ICS Voices Concern over Mediterranean Migrant Rescue Incident

The International Chamber of Shipping (ICS), which represents the global shipping industry, has expressed its concerns over the recent incident involving the Palau-flagged tanker El Hiblu 1.

Illustration; Image Courtesy: Pxhere under Public Domain license

Earlier this week, the tanker had been taken over by migrants rescued in the Mediterranean Sea, reportedly because the ship was going to return the rescued persons to Libya.

The small tanker arrived yesterday in Malta with more than 100 migrants on board.

According to ICS, the association is still establishing the details of the ongoing incident but welcomes initial reports that the Maltese authorities have taken action to ensure that the situation is safely resolved.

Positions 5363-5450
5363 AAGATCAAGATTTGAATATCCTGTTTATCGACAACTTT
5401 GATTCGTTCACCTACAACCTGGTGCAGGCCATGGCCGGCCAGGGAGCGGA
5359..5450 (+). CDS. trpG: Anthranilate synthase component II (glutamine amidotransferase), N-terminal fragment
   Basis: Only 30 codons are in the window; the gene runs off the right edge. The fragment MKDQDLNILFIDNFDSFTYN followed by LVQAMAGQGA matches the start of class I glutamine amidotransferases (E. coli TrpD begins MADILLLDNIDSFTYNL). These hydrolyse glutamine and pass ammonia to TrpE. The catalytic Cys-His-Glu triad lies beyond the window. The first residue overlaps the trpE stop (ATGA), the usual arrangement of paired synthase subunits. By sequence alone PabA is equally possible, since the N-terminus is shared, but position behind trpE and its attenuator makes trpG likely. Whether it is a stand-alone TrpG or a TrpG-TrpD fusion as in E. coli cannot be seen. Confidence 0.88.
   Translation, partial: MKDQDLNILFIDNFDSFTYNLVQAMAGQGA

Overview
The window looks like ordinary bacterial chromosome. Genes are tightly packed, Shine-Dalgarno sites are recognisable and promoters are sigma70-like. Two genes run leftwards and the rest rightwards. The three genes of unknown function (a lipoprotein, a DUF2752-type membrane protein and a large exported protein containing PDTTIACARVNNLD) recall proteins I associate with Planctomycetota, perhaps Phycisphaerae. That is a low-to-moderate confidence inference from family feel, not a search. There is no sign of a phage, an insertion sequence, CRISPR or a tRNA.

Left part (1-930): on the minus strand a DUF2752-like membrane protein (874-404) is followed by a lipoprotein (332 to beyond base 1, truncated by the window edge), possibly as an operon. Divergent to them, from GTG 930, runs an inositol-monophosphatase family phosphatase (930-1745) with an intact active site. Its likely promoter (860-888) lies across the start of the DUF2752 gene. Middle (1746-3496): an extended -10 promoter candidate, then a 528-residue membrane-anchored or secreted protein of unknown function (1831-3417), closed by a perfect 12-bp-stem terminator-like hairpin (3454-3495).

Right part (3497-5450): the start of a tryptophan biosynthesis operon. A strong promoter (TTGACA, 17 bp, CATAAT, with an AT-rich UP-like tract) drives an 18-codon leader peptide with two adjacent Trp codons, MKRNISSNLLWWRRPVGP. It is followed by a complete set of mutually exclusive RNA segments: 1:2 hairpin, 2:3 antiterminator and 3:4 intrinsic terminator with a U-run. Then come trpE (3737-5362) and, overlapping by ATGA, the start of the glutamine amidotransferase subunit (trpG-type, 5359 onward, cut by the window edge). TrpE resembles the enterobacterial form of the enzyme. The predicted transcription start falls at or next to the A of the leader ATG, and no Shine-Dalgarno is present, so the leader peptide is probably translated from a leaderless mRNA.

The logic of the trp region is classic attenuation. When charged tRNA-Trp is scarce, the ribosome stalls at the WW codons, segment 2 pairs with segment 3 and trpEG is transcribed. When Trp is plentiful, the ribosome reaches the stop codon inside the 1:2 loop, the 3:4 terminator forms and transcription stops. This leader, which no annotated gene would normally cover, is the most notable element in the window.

“ICS is carefully watching this new development, which it will seek to raise with the UN International Maritime Organization which is in session in London this week,” Guy Platten, ICS Secretary General, commented.

“If a ship is directed to disembark rescued people in Libya, it creates a potential for conflict between the crew and desperate and frustrated people that might object to being returned. Given the numbers picked up in such large scale rescue operations, the crew of the rescuing ship can easily be outnumbered and overwhelmed.”

“Masters of merchant ships should expect that coastal states’ search and rescue authorities will co-ordinate and provide for disembarkation in a place of safety, both for those rescued and for the seafarers involved in the rescue,” he continued.

Platten also reflected on the fact that seafarers on board ships involved in such incidents are civilians and can be affected by traumatic situations they have to face after complying with their obligation to rescue distressed persons at sea.

Merchant ships are still diverted by rescue coordination centers to support large scale rescue operations in the Mediterranean, having rescued tens of thousands of people since the current crisis began in 2015.